No laughing matter: my experience as a Wikipedia visiting scholar at ACPA

WikiEdu.org screenshot of Jackie Koerner: Wikipedia Visiting Scholar at SFSU

Wednesday night I got home from a higher education convention I attend each year. ACPA is an international organization for higher education personnel. Beyond an annual convention each March, ACPA provides professional development opportunities and various publications.

Last year, I attended the ACPA convention as a PhD candidate and graduate assistant at Saint Louis University. I graduated with my PhD in August 2016.

This year, I attended convention as an independent researcher and visiting scholar with San Francisco State University’s Longmore Institute on Disability. On the daily, I do independent research, submit my articles to publications, and I edit Wikipedia. In editing Wikipedia, I use sources available to me through SFSU to improve content on Wikipedia. I focus on disability topics, whether it’s culture, history, or adjusting bias in existing content.

For the 2017 ACPA convention I was a program review coordinator on the organizing committee. I also presented an educational session about attitudinal bias in disability and career. I also gave a PechaKucha talk about mental health and graduate programs. I was stoked!

That was, until I had a crowd of hundreds of people laughing at me.

It all started Saturday morning at a council meeting for the leadership of the state chapters. I talked about the work I was doing with San Francisco State University’s Longmore Institute on Disability and Wikipedia. At first, I was a little skeptical of talking about what I was doing in my group of professional peers, considering the mixed bag of responses I have received when talking about Wikipedia in the Midwest. The thirty plus people in the room thought this was pretty cool. I was super excited by their responses! I thought, “Yes! They get it!”

Then on Tuesday, I was presenting in a session with two of my colleagues (and friends) about attitudinal bias about disabilities in career. I mentioned media representation of self-hate of people with disabilities as an overwhelming theme, especially in movies. I mentioned Million Dollar Baby as an example, and noted although I had not seen it, I had read about its problematic plot on Wikipedia. A man in a suit seated at the front table loudly yelled, “HA!” I started at his outburst, then I laid out the logic for him. I told him numerous scholars are on Wikipedia, and commented on how funny it was he was attending a session about attitudinal bias and scoffing at Wikipedia. He turned red and continued mumbling under his breath lamenting the “problems” of Wikipedia. In interest of time, I continued with my presentation intending to catch up with him after the session. He left before I could greet him and hand him my card. The guy, however, was lucky enough to sit behind me in a later session, where I was able to continue my clarification about Wikipedia. His only concession was that maybe it “has gotten better” and a shoulder shrug.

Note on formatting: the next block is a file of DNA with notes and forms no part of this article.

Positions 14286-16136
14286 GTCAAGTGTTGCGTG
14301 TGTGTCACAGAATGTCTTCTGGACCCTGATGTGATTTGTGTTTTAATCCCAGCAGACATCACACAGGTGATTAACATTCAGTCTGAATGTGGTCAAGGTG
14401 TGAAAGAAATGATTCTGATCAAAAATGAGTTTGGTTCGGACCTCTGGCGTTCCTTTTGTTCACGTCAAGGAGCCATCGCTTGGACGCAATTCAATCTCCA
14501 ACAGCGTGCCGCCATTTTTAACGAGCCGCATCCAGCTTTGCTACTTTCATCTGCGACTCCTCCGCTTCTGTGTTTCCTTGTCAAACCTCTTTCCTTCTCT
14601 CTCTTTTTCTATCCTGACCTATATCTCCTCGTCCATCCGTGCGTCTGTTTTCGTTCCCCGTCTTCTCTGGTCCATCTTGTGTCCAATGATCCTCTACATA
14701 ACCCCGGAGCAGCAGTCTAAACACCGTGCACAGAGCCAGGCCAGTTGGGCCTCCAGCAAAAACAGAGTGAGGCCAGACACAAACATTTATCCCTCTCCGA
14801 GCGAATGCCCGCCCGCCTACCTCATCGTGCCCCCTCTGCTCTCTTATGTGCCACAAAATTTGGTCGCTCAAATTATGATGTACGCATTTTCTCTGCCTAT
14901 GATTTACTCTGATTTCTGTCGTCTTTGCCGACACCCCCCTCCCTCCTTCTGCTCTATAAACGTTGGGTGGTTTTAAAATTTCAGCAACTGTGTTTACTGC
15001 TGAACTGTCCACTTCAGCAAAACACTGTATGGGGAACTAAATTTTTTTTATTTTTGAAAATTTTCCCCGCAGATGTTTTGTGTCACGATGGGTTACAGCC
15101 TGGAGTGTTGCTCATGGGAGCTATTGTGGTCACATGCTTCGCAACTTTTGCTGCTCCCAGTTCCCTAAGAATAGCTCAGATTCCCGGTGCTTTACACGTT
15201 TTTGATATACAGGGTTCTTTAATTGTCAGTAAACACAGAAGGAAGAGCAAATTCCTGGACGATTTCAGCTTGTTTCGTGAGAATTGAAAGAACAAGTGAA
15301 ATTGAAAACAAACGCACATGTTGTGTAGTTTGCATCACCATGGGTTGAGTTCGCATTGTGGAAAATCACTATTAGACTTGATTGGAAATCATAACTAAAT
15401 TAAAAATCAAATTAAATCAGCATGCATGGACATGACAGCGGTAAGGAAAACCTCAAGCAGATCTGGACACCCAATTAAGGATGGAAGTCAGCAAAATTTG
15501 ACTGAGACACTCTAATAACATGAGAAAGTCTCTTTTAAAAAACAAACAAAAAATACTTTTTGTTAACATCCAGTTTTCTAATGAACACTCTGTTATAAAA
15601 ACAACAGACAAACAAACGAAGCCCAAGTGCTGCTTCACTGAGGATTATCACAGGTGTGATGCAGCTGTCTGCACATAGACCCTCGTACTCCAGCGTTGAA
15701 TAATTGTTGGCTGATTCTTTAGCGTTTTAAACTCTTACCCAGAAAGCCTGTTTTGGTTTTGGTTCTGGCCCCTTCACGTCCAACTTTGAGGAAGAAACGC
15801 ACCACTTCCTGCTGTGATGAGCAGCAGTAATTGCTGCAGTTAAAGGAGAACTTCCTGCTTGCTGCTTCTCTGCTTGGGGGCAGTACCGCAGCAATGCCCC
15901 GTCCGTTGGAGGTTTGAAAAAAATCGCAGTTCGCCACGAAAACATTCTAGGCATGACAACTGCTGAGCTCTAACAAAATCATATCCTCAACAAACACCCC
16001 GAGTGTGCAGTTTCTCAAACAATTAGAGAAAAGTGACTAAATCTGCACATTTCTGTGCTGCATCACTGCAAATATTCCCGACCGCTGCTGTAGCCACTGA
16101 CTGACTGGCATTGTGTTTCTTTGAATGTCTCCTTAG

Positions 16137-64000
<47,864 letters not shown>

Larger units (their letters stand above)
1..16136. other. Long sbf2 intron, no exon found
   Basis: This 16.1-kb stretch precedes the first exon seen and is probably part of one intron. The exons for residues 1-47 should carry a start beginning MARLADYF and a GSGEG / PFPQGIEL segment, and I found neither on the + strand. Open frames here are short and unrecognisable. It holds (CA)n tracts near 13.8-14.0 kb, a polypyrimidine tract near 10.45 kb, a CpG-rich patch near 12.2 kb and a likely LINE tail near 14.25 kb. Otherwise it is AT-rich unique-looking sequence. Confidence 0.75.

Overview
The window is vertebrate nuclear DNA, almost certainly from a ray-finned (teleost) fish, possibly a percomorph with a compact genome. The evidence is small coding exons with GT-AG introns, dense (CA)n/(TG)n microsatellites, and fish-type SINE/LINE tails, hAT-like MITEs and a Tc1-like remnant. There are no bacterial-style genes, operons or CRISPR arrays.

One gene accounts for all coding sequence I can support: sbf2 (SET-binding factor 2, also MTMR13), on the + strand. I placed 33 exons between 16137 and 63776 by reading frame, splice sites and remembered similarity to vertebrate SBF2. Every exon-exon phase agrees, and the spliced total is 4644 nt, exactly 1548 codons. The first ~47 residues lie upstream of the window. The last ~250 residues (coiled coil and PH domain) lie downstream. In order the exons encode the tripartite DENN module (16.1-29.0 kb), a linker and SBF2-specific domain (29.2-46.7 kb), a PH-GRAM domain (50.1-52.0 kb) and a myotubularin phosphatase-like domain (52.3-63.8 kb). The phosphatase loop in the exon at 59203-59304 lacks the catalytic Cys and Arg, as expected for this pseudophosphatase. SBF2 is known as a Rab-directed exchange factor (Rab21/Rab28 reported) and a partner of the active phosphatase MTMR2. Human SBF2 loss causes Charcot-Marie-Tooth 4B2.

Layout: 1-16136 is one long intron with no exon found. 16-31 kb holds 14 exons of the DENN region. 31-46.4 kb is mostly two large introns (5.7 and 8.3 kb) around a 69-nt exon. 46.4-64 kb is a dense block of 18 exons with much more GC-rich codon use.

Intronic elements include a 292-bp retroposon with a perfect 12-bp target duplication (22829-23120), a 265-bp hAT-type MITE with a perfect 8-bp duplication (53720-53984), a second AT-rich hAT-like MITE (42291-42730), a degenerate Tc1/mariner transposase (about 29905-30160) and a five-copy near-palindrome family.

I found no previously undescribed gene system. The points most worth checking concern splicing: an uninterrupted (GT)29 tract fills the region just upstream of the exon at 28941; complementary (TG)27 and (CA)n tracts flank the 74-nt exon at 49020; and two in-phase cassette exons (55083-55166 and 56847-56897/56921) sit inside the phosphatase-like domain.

That night, I prepared myself to go on stage to deliver a talk to a crowd of hundreds of people about mental health and graduate education. The evening’s M.C. mentioned I edit Wikipedia in my introduction. The crowd laughed. It was like they were watching slapstick or some incredibly funny cat video.

It hurt. It really hurt. After I got off stage, I posted this thread on Twitter:

No one responded, but some other Wikipedians retweeted my posts.

Evidently we still have some work to do educating educators about education. Sadly, those educators in the room did not know that very likely they had people at their educational institutions using Wikipedia in their courses. When I say use, I mean assigning editing Wikipedia as the course assignments, watching emerging events unfold as civic learning, and learning to engage in the scholarly community by learning to debate and support their arguments (and more…). Oh, and it’s been shown educators teaching with Wikipedia have students who achieve the course learning goals. (See “Read more…” below)